Houston Office Market Continues to Flourish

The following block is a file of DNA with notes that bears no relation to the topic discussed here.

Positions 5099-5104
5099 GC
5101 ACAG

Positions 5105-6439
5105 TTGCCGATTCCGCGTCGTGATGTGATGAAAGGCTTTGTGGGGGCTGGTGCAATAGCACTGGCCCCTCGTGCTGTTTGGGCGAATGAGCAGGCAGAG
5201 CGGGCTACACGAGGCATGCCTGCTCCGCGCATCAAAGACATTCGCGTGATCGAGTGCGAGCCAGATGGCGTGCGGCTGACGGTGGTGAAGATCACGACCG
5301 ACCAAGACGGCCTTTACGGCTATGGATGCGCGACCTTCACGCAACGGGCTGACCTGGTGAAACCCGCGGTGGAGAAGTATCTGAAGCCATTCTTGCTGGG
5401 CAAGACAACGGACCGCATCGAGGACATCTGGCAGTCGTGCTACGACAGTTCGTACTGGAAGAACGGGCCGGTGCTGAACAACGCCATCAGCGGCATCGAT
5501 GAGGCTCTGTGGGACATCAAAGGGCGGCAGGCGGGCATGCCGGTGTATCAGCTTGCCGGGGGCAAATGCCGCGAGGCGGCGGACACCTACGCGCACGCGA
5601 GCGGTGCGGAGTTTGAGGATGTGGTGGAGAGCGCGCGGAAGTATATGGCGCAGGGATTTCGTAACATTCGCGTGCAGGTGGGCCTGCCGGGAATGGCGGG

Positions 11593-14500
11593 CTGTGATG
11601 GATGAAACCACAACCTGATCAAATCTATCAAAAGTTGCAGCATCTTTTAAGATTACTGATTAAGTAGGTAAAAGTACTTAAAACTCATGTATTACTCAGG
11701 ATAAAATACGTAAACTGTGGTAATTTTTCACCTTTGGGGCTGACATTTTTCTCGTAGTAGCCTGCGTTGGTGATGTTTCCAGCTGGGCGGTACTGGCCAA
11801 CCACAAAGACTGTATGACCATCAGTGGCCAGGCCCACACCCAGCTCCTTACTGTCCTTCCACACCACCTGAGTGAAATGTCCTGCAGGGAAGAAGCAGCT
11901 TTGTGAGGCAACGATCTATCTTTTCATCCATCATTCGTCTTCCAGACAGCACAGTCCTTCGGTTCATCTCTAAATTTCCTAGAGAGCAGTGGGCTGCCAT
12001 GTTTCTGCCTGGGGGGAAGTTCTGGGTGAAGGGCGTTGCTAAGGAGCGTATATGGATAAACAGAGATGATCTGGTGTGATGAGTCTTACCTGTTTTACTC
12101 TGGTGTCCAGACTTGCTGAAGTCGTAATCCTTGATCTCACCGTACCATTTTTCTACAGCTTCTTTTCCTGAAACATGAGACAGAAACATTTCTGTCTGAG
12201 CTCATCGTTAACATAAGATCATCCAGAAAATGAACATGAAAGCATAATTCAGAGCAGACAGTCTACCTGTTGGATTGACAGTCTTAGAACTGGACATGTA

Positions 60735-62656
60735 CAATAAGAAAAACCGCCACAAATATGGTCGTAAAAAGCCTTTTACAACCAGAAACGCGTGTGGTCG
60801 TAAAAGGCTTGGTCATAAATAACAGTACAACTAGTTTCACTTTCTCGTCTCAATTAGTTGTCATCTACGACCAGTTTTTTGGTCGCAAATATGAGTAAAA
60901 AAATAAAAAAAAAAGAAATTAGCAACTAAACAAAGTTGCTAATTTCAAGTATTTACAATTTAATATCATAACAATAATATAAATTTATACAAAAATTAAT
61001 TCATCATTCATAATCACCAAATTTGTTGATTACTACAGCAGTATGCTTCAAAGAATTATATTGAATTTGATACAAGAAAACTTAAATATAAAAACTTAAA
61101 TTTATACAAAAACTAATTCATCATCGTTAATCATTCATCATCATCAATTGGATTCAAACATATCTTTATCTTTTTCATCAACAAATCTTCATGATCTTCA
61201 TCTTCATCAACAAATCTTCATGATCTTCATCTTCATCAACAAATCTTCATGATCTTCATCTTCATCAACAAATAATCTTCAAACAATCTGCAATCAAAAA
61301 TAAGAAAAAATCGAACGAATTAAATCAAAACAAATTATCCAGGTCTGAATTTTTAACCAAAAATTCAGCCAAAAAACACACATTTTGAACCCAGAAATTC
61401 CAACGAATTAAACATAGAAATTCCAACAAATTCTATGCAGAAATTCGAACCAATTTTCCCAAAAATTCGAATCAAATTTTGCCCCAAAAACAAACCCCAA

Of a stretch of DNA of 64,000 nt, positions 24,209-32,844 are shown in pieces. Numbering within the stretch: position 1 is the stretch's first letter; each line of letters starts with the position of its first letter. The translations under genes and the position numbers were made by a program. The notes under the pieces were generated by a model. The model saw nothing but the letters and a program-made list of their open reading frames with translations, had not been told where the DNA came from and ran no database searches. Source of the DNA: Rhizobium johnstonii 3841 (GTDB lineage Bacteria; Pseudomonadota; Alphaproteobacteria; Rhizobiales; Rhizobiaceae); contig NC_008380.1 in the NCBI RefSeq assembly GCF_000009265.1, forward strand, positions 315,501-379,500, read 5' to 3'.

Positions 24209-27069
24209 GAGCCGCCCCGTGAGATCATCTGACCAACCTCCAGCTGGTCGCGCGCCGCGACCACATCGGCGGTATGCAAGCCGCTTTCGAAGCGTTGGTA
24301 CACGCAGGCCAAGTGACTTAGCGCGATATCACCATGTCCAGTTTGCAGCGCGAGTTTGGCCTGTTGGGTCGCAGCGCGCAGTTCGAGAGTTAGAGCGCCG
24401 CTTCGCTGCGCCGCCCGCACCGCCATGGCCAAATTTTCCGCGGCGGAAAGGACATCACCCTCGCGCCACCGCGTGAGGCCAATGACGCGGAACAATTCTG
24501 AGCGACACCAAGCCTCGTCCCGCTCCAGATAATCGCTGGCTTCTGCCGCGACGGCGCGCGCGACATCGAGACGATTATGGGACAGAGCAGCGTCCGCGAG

Over the course of a couple of days, the Houston office of real estate services firm CB Richard Ellis Inc. represented several clients in long-term leases in the city for a total of more than 60,000 square feet.The deals are representative of the city’s continued growth in a nation troubled by a shaky economy. But, for Houston, it’s all in a day’s work.“This is the normal course of business,” said John Pruitt, senior vice president with CB Richard Ellis in Houston. “We still have a growing economy even though job growth slowed from 100,000 new jobs a year to 40,000 new jobs.”Pruitt said Houston is a market that has more than 183 million square feet and much of that in Downtown is tied in to long-term leases of seven to 10 years. Annually, it is expected that about 18 million square feet of office space will be up for renewals.Among those renewing leases include the law firm of Jones, Walker, Waechter, Poitevent, Carrere & Denegre L.L.P.,which renewed its lease for 10,500 square feet at Chase Tower, located at 600 Travis in Houston’s Central Business District. The law firm plans growth in its Houston office and has options for additional space.Samson Lone Star L.L.C. renewed its lease of 27,200 square feet of space at Travis Tower (pictured), located at 1301 Travis St., in Houston’s Central Business District. Genesis Energy has leased 22,700 square feet of office space at 919 Milam in Houston’s Central Business District. And Los Angeles-based Younan Properties Inc., a privately-held real estate investment and asset management company, has seen opportunities in Houston, snapping up 3 million square feet of office space–with an average of 90 percent occupancy–in just the past year.“One of every two jobs created in America in the past year was in the state of Texas, with the majority of those in Houston. It is the strongest Texas city and energy, gas and oil only make up 26 percent of the GRP (Gross Regional Product.) Healthcare, manufacturing and the busiest port in America–the Port of Houston–all contribute,” Zaya Younan, CEO of Younan Properties, told CPN. “The city is growing because the port and because of the city’s central location. It is in the center of the country and fuel costs can be reduced by half if distribution companies locate there rather than the West or East Coast. There is a tremendous availability of highly educated, skilled workers, too. Couple that with the low cost of living and there is as significant momentum shift to Houston.”Noting that there are more Fortune 500 companies in Houston than any other American city including New York, Younan said, because of this and the job growth–among other reasons discussed–there is a tremendous demand for office space in Houston and this momentum will continue for the next 10 to 15 years.Kyle Kelley, Lance McCarthy, Lesa Nickelson and Charles Gordon with CB Richard Ellis represented the tenant, Jones, Walker, Waechter, Poitevent, Carrere & Denegre L.L.P., in the transaction, while Sam Hansen and Chrissy Wilson with Hines represented the landlord, Texas Tower Limited. Dave Hanusa and Cody Armbrister with CB Richard Ellis represented the landlord, Behringer Harvard, in the transaction with Samson Lone Star, which was represented by Mike Boehler with Staubach.Kyle Kelley, Lance McCarthy and Lesa Nickelson with CB Richard Ellis represented Samson Lone Star in the transaction at Travis Tower, while Brad Sinclair, Jennifer Leroy and Michelle Wogan with Transwestern Commercial Services represented the landlord, Transwestern Investment Co.